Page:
This function will test a hypothesis based on the sign test and reports linearly interpolated confidence intervals for one sample problems.

```
SIGN.test(
x,
y = NULL,
md = 0,
alternative = "two.sided",
conf.level = 0.95,
...
)
```

- x
numeric vector;

`NA`

s and`Inf`

s are allowed but will be removed.- y
optional numeric vector;

`NA`

s and`Inf`

s are allowed but will be removed.- md
a single number representing the value of the population median specified by the null hypothesis

- alternative
is a character string, one of

`"greater"`

,`"less"`

, or`"two.sided"`

, or the initial letter of each, indicating the specification of the alternative hypothesis. For one-sample tests,`alternative`

refers to the true median of the parent population in relation to the hypothesized value of the median.- conf.level
confidence level for the returned confidence interval, restricted to lie between zero and one

- ...
further arguments to be passed to or from methods

A list of class `htest_S`

, containing the following components:

- statistic
the S-statistic (the number of positive differences between the data and the hypothesized median), with names attribute “S”.

- p.value
the p-value for the test

- conf.int
is a confidence interval (vector of length 2) for the true median based on linear interpolation. The confidence level is recorded in the attribute

`conf.level`

. When the alternative is not`"two.sided"`

, the confidence interval will be half-infinite, to reflect the interpretation of a confidence interval as the set of all values`k`

for which one would not reject the null hypothesis that the true mean or difference in means is`k`

. Here infinity will be represented by`Inf`

.- estimate
is avector of length 1, giving the sample median; this estimates the corresponding population parameter. Component

`estimate`

has a names attribute describing its elements.- null.value
is the value of the median specified by the null hypothesis. This equals the input argument

`md`

. Component`null.value`

has a names attribute describing its elements.- alternative
records the value of the input argument alternative:

`"greater"`

,`"less"`

, or`"two.sided"`

- data.name
a character string (vector of length 1) containing the actual name of the input vector

`x`

- Confidence.Intervals
a 3 by 3 matrix containing the lower achieved confidence interval, the interpolated confidence interval, and the upper achived confidence interval

Computes a “Dependent-samples Sign-Test” if both `x`

and
`y`

are provided. If only `x`

is provided, computes the
“Sign-Test”.

The reported confidence interval is based on linear interpolation. The lower and upper confidence levels are exact.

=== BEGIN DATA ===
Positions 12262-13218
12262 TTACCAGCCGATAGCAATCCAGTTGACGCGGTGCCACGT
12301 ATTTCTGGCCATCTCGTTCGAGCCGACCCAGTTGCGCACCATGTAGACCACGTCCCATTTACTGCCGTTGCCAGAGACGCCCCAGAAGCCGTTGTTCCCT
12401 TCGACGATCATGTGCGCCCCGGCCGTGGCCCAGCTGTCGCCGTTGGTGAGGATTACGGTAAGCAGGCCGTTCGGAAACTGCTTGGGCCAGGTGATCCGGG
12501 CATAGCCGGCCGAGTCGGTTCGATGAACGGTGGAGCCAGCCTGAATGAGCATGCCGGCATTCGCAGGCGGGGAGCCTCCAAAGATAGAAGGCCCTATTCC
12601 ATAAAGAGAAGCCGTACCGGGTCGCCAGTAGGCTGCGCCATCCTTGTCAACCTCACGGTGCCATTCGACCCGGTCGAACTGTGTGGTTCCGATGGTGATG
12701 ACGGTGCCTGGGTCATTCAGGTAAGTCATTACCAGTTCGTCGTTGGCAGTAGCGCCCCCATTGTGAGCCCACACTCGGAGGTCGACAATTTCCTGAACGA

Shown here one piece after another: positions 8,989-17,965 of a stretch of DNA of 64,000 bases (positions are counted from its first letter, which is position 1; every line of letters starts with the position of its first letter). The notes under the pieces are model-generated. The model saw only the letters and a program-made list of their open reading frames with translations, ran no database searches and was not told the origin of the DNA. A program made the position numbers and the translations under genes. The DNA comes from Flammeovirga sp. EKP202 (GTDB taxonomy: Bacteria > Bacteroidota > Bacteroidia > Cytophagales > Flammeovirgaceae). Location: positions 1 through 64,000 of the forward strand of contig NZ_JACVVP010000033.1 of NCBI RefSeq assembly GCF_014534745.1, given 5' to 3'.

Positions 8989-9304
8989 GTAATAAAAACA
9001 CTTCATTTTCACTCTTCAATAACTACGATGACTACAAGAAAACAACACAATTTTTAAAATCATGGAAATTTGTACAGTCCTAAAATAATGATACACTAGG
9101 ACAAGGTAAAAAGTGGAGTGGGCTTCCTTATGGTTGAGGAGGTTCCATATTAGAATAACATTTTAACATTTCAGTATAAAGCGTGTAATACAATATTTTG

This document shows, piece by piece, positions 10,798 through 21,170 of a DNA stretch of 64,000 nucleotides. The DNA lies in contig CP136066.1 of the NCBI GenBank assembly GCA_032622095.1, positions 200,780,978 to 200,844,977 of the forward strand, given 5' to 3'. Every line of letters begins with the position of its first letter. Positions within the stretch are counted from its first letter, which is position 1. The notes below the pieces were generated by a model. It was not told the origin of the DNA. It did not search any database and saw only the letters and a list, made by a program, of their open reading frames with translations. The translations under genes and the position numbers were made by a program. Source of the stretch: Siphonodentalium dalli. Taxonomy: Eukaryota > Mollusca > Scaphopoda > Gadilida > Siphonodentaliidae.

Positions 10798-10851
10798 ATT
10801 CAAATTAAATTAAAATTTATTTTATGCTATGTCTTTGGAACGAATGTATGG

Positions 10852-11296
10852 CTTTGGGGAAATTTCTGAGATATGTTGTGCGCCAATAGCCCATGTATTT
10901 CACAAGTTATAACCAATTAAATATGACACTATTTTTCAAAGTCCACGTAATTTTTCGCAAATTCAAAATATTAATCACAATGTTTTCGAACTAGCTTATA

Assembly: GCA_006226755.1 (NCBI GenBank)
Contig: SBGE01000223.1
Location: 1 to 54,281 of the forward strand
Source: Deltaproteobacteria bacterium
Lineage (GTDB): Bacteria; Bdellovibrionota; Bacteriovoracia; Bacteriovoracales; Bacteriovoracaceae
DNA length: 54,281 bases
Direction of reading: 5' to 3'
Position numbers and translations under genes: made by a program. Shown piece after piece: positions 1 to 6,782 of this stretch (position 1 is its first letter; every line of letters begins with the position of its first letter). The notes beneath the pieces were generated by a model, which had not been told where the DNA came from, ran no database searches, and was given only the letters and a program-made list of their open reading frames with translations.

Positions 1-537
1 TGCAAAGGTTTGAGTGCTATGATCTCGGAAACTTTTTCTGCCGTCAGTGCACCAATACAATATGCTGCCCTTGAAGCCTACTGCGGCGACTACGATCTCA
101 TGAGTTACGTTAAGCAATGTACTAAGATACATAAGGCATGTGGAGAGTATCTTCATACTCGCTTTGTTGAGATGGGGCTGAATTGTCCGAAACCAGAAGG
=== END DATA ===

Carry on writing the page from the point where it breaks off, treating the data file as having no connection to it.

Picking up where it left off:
For the one-sample sign-test, the null hypothesis
is that the median of the population from which `x`

is drawn is
`md`

. For the two-sample dependent case, the null hypothesis is that
the median for the differences of the populations from which `x`

and
`y`

are drawn is `md`

. The alternative hypothesis indicates the
direction of divergence of the population median for `x`

from `md`

(i.e., `"greater"`

, `"less"`

, `"two.sided"`

.)

Gibbons, J.D. and Chakraborti, S. (1992). *Nonparametric
Statistical Inference*. Marcel Dekker Inc., New York.

Kitchens, L.J.(2003). *Basic Statistics and Data Analysis*. Duxbury.

Conover, W. J. (1980). *Practical Nonparametric Statistics, 2nd ed*.
Wiley, New York.

Lehmann, E. L. (1975). *Nonparametrics: Statistical Methods Based on
Ranks*. Holden and Day, San Francisco.

```
x <- c(7.8, 6.6, 6.5, 7.4, 7.3, 7., 6.4, 7.1, 6.7, 7.6, 6.8)
SIGN.test(x, md = 6.5)
#>
#> One-sample Sign-Test
#>
#> data: x
#> s = 9, p-value = 0.02148
#> alternative hypothesis: true median is not equal to 6.5
#> 95 percent confidence interval:
#> 6.571273 7.457455
#> sample estimates:
#> median of x
#> 7
#>
#> Achieved and Interpolated Confidence Intervals:
#>
#> Conf.Level L.E.pt U.E.pt
#> Lower Achieved CI 0.9346 6.6000 7.4000
#> Interpolated CI 0.9500 6.5713 7.4575
#> Upper Achieved CI 0.9883 6.5000 7.6000
#>
# Computes two-sided sign-test for the null hypothesis
# that the population median for 'x' is 6.5. The alternative
# hypothesis is that the median is not 6.5. An interpolated 95%
# confidence interval for the population median will be computed.
reaction <- c(14.3, 13.7, 15.4, 14.7, 12.4, 13.1, 9.2, 14.2,
14.4, 15.8, 11.3, 15.0)
SIGN.test(reaction, md = 15, alternative = "less")
#>
#> One-sample Sign-Test
#>
#> data: reaction
#> s = 2, p-value = 0.03271
#> alternative hypothesis: true median is less than 15
#> 95 percent confidence interval:
#> -Inf 14.82845
#> sample estimates:
#> median of x
#> 14.25
#>
#> Achieved and Interpolated Confidence Intervals:
#>
#> Conf.Level L.E.pt U.E.pt
#> Lower Achieved CI 0.9270 -Inf 14.7000
#> Interpolated CI 0.9500 -Inf 14.8285
#> Upper Achieved CI 0.9807 -Inf 15.0000
#>
# Data from Example 6.11 page 330 of Kitchens BSDA.
# Computes one-sided sign-test for the null hypothesis
# that the population median is 15. The alternative
# hypothesis is that the median is less than 15.
# An interpolated upper 95% upper bound for the population
# median will be computed.
```